Depression is a mental illness under the psychological sector “Clinical psychology.” It has a few facets to it, and has numerous causes. It is also known as a mental state that most people undergo at some point in their lives. However, there are some people that get chronic depression, or forms of depression that need intervention to help bring them out of it.
A low mood is not depression
Some people think that because they are in a low mood they are depressed. Women seem to use the word depression as often as they use the toilet. Depression is a state of mind whereby there appears no future, past or hope for a person. The person feels nothing but a void and will not envision a happy future or pleasant present without provocation. It is a default position that a person takes on a conscious level that bores its way into the subconscious, which creates a negative feedback loop.
Bi-Polar (Manic Depressive) has a deeper root
People may go through a tough time and become temporarily depressed. In fact, depression is one of the five stages of the Kublar Ross grieving process, and yet a tough time, even a very bad time, does not create bi-polar disorder. This is because the condition has a deeper root that is either nestled in psychology, brought on by biochemistry, brought on by something physical, or all three.
People with Bi-polar depression go through psychological cycles that to the outside observer appear to be polar opposites. A sufferer will undergo periods of extreme sadness and hopelessness where he or she only sees a void in their past, present and future. The sufferer is often unwilling and unable to do anything productive and will feel low and horrible most of the time.
The polar opposite also occurs where the person experiences great degrees of optimism and even excitement and passivity. The person is often highly motivated and pushes him or herself to do things that they wouldn’t do otherwise. For example, if that person has been putting off re-paving the patio, then he or she may start right away by taking up the paving slabs and putting them on the drive to be collected. Many times, people undergoing such positive highs are often stricken with a negative low and their half-completed tasks remain uncompleted.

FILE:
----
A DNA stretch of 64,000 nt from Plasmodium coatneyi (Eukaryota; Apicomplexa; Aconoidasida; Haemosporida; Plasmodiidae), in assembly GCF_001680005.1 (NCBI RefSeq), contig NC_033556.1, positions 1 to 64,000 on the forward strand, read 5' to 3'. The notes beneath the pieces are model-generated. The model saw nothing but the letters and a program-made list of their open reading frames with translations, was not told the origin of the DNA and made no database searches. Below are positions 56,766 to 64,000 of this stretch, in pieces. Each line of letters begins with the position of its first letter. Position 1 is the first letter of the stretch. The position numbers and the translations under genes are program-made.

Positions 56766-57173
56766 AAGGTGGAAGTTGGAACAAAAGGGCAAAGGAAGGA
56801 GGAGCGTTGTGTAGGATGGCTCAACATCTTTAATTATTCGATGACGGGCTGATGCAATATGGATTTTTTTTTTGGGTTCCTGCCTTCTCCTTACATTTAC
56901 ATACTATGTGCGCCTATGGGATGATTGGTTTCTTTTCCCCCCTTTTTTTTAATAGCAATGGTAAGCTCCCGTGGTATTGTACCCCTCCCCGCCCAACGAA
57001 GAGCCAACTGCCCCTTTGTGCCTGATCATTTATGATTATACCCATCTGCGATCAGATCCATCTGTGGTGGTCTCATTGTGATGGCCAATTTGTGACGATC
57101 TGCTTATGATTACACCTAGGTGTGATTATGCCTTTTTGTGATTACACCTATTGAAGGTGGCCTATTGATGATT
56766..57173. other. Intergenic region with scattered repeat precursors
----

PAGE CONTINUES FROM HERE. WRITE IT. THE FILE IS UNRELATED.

Causes can be environmental, biological, physical, genetic and psychological
Depression is not a mood, but it has as many causes as a mood. For example, if you were to define yourself as happy, which is a mood, it could be due to your environment, a drug, through a physical sensation, a psychological reason, and may even be because there is a gene that makes people predisposed to happiness. Depression works in a very similar way, except that the state of being depressed is far more serious and can be very difficult to get out of.
Depression has a number of causes and is more than just a low or a bad mood. It can be easy to get into, though it is sometimes thrust upon people without their prior knowledge, expectation or understanding. Furthermore, it is sometimes easy to get out of depression, but many ex-sufferers have trouble “staying” un-depressed.
Essay Defining Clinical Depression
689 Words3 Pages
Defining Clinical Depression
People of all ages, backgrounds, and walks of life have felt depressed and unhappy at some time in their lives. These periods of sadness usually pass after a short time, but for some people, this feeling can remain for weeks, months, and even years. (1) This prolonged state of unhappiness is called major (or clinical) depression and is characterized by a persistent sad or "empty" mood, loss of interest in favorite activities, difficulty concentrating, and many other symptoms. It is not simply a mental state but an illness that interferes with the way people feel, function, and think.(2)
What are the symptoms of Clinical Depression?
The American Psychiatric Association considers people to have clinical…show more content…
(3) While successful drug therapies which act on neurotransmitters in the brain imply that depression is a neurobiological condition (4), the fact that such medications do not help about 20 percent of depression-sufferers seems to show that not all depression is due to such imbalances. Rather, depression is not caused by one single factor; it is most often caused by many different things. Genetics, biochemical factors, medicines and alcohol, developmental and other external factors, and relationships, marriage and children all have effect on the development of clinical depression. (5) The strongest hypotheses on the pathways to depression are in decreases in the activity of specific neurotransmitters, or the overactivity of certain hormonal systems. (3)
Who suffers from Clinical Depression?
More people suffer from depression than you might think. People of all ages, backgrounds, lifestyles, and nationalities get clinical depression. An estimated 35 to 40 million Americas living today will suffer from major depression at some time during their lives. (4) This is about 13 to 20 percent of all Americans. (1) About half of these individuals will experience recurring depression. (3) Despite being what authorities call "the nation's leading mental health problem" (6), depression is often misdiagnosed or undiagnosed, and therefore not treated. (4) Often as a result, about 25 percent of these people attempt suicide to end their